Monday, September 8, 2008

If I'm Scared, You Must Be the Enemy

Daughter followed up Friday’s success by calling Therapist this morning to reschedule her appointment (it will be at the workshop now so I don’t have to make a trip to Town—she’ll ride the bus home) and going in to talk to her Case Manager to see what was happening with jobs. A week from Wednesday, she’ll go observe the cleaning crew, and then she’ll be able to sub, and possibly get on the crew permanently when there is an opening. After each event she called me all excited to tell me about it.

She’s excited, but she’s also scared. After moving back to her own bed, she was back in my recliner last night. When she’s scared, I become a target. If she’s scared, she must be in danger. Since I’m the only one around, I must be the danger. Therefore, she needs to defend herself against me.

So, she objects and doesn’t want to eat the supper I fixed.

She complains that she should be able to control her SSI.

She needs to get away from me and into her own place.

She can’t work because I haven’t given her a list.

She can’t work because I’ve piled too much on her and she can‘t handle it.

She hates taking pills and we should hire a nurse to fill the month’s pill boxes.

I’ve learned not to argue. It isn’t about me, and most of the time I remember that. I just fixed a plate of food and sat it in front of her. Eventually she checked her blood sugar, took insulin, and ate.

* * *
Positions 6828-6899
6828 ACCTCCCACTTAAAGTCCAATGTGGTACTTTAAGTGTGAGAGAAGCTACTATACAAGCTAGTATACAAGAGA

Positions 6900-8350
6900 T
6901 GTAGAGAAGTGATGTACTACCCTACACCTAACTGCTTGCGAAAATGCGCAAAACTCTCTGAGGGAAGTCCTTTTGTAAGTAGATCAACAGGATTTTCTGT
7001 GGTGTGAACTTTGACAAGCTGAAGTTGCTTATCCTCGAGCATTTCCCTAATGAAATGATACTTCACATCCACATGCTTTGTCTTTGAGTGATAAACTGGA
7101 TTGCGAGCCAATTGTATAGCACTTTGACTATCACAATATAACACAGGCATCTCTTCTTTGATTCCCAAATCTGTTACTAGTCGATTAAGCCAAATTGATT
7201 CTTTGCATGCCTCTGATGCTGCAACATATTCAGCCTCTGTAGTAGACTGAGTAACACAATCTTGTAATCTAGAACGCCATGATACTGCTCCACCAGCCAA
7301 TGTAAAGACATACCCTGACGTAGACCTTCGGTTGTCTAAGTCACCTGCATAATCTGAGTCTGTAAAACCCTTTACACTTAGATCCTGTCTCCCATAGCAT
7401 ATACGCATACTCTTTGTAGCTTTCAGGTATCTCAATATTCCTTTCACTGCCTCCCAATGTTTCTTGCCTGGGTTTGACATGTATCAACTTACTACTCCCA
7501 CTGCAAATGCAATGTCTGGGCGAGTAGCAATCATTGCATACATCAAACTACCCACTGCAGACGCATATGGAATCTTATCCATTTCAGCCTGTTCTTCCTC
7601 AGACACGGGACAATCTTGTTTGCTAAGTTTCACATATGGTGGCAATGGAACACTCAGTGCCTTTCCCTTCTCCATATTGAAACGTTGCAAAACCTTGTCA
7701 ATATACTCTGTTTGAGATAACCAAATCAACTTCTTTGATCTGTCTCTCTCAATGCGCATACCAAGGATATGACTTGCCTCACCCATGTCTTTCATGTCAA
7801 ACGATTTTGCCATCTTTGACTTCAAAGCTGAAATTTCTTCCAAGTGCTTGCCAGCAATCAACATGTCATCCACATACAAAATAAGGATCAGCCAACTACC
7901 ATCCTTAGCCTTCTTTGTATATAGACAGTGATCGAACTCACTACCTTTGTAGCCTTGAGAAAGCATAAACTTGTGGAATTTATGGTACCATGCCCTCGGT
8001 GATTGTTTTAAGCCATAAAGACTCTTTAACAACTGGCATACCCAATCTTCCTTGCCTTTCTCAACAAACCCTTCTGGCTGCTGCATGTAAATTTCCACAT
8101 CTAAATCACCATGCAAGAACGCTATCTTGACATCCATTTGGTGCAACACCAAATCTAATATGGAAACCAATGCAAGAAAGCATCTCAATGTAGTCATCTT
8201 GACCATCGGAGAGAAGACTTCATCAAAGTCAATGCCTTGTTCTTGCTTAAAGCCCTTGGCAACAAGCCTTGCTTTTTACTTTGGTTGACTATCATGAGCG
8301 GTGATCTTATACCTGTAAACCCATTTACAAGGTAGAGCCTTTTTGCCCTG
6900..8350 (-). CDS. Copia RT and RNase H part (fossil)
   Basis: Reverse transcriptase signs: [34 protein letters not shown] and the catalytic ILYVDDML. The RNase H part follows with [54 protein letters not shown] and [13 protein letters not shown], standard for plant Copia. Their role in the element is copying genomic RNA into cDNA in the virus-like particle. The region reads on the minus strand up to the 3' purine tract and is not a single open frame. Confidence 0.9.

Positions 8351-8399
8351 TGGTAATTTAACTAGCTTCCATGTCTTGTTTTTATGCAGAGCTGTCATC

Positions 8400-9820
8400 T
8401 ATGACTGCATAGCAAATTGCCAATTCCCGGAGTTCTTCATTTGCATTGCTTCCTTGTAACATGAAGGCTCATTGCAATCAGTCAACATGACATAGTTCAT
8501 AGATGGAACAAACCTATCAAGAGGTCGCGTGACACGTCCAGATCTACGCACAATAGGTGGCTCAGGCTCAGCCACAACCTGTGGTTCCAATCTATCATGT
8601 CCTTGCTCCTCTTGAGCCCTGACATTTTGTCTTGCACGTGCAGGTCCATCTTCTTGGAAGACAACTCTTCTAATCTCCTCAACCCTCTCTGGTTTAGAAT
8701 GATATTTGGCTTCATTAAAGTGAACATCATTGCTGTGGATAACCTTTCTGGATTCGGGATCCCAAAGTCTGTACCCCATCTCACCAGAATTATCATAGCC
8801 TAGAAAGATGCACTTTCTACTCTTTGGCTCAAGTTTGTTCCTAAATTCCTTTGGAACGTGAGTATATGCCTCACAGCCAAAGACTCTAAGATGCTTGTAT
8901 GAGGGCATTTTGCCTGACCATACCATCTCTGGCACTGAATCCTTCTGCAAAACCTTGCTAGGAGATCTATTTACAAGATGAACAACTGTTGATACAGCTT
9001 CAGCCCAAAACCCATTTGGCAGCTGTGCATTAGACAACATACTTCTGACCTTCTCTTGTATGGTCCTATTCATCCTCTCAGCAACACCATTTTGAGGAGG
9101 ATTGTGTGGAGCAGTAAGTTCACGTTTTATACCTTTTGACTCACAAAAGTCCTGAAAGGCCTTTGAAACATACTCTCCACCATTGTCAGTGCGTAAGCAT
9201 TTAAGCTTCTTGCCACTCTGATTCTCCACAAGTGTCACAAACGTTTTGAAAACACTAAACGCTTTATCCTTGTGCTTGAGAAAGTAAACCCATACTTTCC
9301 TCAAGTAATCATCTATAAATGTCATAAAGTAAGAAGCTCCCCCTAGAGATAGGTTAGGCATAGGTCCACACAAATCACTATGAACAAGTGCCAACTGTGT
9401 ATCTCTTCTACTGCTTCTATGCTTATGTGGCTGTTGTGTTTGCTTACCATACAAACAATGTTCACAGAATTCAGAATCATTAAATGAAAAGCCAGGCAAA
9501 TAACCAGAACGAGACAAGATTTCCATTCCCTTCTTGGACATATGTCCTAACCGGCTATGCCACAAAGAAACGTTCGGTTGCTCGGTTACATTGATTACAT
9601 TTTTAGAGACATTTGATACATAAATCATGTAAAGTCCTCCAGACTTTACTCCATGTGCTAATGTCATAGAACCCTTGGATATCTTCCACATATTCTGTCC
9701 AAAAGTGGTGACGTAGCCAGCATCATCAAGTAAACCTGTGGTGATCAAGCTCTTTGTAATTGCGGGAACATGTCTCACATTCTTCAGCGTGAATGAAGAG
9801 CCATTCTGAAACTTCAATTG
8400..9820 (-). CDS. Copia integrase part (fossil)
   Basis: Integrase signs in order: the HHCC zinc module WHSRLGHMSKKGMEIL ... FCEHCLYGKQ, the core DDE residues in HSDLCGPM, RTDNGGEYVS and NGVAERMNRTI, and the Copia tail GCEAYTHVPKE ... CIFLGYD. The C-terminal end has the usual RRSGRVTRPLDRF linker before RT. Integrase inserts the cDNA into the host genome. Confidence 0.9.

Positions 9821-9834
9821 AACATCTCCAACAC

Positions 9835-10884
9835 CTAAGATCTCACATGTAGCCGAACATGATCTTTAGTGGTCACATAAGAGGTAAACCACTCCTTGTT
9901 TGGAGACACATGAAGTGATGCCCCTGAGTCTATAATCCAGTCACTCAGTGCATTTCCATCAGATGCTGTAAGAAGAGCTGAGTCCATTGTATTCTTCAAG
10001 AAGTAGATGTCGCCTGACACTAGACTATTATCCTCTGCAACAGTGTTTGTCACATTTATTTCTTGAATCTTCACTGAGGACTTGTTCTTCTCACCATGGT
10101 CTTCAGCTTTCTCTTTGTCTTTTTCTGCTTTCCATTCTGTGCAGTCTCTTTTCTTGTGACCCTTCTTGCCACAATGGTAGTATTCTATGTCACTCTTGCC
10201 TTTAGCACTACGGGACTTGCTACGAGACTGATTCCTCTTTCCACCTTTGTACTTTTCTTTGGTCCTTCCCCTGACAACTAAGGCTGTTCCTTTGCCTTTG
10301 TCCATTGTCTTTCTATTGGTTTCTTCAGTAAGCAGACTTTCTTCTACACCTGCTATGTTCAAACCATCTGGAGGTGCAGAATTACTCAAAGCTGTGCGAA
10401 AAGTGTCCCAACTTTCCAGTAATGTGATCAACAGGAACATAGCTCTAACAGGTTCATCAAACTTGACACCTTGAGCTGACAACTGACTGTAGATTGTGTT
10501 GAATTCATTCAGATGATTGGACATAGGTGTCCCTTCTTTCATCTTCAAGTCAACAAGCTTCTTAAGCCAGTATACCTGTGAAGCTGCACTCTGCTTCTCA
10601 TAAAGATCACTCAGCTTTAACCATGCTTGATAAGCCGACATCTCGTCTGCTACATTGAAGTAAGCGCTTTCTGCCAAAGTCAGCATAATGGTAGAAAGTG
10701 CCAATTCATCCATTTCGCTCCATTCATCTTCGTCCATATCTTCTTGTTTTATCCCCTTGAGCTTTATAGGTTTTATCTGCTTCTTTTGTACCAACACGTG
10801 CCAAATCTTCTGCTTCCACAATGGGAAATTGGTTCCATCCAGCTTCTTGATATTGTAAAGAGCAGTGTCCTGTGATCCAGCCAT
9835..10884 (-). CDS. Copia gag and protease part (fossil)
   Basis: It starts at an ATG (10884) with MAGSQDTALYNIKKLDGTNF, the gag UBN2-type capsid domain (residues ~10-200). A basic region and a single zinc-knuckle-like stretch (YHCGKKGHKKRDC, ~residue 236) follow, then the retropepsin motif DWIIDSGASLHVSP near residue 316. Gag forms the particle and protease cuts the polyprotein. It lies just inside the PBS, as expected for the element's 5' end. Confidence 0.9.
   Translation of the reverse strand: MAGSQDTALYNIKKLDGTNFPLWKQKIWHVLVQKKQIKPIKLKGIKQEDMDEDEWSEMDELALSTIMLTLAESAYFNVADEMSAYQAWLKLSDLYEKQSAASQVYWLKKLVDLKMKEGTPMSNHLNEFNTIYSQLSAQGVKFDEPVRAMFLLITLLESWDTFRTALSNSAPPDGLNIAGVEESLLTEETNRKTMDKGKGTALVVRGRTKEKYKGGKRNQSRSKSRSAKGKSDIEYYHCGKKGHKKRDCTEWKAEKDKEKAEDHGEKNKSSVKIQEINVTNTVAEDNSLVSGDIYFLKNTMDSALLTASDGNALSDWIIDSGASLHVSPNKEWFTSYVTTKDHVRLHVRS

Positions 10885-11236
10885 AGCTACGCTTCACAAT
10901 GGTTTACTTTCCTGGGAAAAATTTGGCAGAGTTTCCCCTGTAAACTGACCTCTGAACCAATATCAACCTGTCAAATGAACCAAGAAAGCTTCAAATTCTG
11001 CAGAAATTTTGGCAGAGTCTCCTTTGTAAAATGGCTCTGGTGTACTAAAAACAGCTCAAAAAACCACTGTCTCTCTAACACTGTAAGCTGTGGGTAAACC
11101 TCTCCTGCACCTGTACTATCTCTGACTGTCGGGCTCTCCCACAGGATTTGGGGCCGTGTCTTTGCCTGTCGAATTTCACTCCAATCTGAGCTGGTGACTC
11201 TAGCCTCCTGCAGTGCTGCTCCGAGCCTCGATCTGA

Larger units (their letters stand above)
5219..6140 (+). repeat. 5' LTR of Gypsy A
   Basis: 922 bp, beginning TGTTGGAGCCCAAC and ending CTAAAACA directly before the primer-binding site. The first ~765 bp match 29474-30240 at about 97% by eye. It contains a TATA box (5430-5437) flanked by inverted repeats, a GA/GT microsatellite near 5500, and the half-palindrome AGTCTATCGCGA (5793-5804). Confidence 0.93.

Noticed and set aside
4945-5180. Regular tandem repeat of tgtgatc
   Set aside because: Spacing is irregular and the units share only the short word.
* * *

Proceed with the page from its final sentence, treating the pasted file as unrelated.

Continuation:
I showed her the spread sheet and explained that her SSI covers less than half of her expenses. I also made it very clear that I love her and I’m not complaining, I don’t mind spending money on her. She was indignant that I have to spend so much money on her each month—it’s not fair.

I reminded her that I want her to be able to live independently, too, and that we’re working on that goal together. I reminded her that when she started school, she couldn’t immediately read. She had to work up to it gradually, just like she has to work up to living independently gradually.

I assured her that while the steps she’s taken are scary, they are good steps and she will be able to handle a new job when it comes her way.

But mostly, I’m silent. I’m just here and present, going about the daily tasks. She has grown in her ability to identify her stressors and talk about them. I have learned more about what her triggers are and how not to react when she gets in one of her moods.

The dishwasher is unloaded. The litter boxes are clean. The trash is out on the curb. Pill boxes are ready for the next four weeks. She’s upstairs watching TV, and agreed to turn it off at 8:00 and get in the shower. All in all, it was a successful evening. So why am I so tired?

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